KAA, which is in charge of operations, safety and security at all Kenyan airports, has warned that the aircraft are a safety risk and will face the auction hammer in the next one month to offset the rising parking and landing fees arrears if their owners don’t come and claim them as well as clear off all the outstanding parking fees.
Wilson Airport insiders say some of the aircraft have been abandoned by their owners for more than ten years and have since accumulated charges to the tune of millions of shillings.
Most of the planes on the auction list are the type used by business tycoons and politicians for short flights, while others are commercial aircraft.
"The aircraft must be removed within 30 days from the date of publication of this notice and upon payment of all outstanding charges and any incidental costs including the cost of publication of this notice, failure to which the said aircrafts will be sold by public auction and proceeds of sale shall be defrayed against any incurred charges and the balance if any shall remain at the owner’s credit but should there be a shortfall, the owner shall be liable thereof," reads the Kenya Gazette notice.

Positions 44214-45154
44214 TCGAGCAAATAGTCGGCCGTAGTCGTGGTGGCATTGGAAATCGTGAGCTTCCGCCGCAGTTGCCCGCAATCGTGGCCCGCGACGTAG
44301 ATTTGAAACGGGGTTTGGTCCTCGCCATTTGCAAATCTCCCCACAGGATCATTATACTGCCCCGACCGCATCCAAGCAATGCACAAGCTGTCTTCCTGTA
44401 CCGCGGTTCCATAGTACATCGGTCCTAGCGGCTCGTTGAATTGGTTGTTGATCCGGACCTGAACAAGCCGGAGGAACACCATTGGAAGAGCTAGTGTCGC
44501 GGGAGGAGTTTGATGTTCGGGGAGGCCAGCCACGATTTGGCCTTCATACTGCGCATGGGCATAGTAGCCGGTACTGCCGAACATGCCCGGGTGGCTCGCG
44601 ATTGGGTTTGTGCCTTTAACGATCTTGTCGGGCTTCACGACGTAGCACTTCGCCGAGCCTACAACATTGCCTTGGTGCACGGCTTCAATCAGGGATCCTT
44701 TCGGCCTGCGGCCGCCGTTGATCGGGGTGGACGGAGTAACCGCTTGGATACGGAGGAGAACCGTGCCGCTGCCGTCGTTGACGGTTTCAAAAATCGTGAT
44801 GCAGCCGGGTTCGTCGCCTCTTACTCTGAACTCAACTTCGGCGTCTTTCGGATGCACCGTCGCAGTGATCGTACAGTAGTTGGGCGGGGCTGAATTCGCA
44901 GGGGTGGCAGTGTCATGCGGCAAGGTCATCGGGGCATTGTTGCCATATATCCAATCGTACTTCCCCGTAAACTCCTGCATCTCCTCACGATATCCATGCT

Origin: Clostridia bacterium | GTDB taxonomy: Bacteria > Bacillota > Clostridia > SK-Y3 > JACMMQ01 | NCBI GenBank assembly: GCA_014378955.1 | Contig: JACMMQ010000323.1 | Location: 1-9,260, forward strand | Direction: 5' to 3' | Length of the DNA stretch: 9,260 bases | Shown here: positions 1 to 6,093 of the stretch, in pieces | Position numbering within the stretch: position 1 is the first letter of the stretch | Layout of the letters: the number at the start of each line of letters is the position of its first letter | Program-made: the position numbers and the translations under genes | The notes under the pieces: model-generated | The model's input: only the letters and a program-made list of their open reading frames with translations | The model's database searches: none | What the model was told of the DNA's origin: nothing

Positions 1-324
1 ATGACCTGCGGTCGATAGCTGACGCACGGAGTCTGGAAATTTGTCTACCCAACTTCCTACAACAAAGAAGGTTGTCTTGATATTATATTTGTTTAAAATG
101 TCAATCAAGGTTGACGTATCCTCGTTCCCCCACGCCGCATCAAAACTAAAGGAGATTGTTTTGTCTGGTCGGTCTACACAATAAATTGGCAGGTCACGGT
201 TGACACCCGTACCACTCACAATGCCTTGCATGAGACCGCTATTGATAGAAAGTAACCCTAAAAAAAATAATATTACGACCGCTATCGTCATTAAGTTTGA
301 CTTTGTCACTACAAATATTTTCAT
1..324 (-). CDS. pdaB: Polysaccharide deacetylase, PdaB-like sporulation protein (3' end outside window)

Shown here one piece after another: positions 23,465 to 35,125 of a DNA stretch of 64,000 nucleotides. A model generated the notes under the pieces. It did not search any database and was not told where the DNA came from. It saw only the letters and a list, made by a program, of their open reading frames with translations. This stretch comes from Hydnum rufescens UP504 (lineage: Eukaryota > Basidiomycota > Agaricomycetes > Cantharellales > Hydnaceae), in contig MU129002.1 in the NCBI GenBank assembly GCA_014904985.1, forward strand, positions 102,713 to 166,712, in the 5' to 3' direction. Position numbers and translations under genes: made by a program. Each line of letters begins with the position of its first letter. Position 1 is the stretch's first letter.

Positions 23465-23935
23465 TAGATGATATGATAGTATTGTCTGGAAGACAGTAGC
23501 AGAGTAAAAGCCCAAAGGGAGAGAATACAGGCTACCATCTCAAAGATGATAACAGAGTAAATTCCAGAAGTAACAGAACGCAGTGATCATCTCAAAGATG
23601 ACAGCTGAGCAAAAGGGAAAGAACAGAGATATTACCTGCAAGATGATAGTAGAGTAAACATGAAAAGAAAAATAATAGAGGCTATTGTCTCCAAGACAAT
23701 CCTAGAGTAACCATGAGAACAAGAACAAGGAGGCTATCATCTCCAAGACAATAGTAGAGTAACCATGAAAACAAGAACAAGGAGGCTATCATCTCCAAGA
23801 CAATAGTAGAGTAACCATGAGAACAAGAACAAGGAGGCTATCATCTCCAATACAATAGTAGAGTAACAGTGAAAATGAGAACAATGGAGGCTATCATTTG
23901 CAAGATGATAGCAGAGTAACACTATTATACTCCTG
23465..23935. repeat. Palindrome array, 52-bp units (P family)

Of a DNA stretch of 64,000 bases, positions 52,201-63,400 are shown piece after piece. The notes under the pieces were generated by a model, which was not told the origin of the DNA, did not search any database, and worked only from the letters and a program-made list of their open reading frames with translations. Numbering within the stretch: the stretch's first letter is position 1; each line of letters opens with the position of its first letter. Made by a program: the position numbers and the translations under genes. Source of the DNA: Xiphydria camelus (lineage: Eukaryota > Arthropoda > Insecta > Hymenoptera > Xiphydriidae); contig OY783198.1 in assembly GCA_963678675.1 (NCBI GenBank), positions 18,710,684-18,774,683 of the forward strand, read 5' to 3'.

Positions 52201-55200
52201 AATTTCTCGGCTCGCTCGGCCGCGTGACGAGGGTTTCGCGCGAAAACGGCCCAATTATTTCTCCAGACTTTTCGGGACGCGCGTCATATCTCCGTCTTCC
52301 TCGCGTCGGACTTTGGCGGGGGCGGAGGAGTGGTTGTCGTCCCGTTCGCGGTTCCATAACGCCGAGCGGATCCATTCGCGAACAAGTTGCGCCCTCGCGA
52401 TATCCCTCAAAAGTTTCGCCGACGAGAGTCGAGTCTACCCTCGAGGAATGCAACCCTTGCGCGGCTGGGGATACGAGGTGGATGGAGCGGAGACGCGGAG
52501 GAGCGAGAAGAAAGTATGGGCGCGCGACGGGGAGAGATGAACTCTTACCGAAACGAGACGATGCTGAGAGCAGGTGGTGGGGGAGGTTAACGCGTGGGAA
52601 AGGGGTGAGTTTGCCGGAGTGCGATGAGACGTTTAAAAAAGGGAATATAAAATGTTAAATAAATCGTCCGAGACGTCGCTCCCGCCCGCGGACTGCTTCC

One such aircraft facing auctioning is a Dutch model F27, that has a wingspan of up to 29 metres and can carry up to 55 passengers, including three crew members. The abandoned aircraft is owned by a local commercial carrier and is registered as 5X-FFD, which is a Ugandan registration number series. Kenyan aircraft are usually registered with the initials 5Y.
Other smaller models including the HS 748, a medium-sized turboprop airliner, and Beechcraft Baron (BE200 and BE)90 belonging to Canadian Operator Knight Aviation are also listed in the notice. Regional carrier Phoenix Air, IAP Group Australia and Superior Aviation companies are also listed as being owners of one aircraft each.
The small planes are mainly used for chattered short flights by the rich.
While some are said to be in serviceable condition, others are only worth their scrap metal after years of inactivity and theft of parts.
KAA did not, however, disclose the fees and penalties owed by the airlines. There are about 100 helicopters in Kenya, most of which are used during elections when politicians traverse the country while hunting for votes.
It costs up to Sh170,000 ($1700) per hour to lease a light plane. Owning, operating and maintaining one is therefore not for individuals with shallow pockets.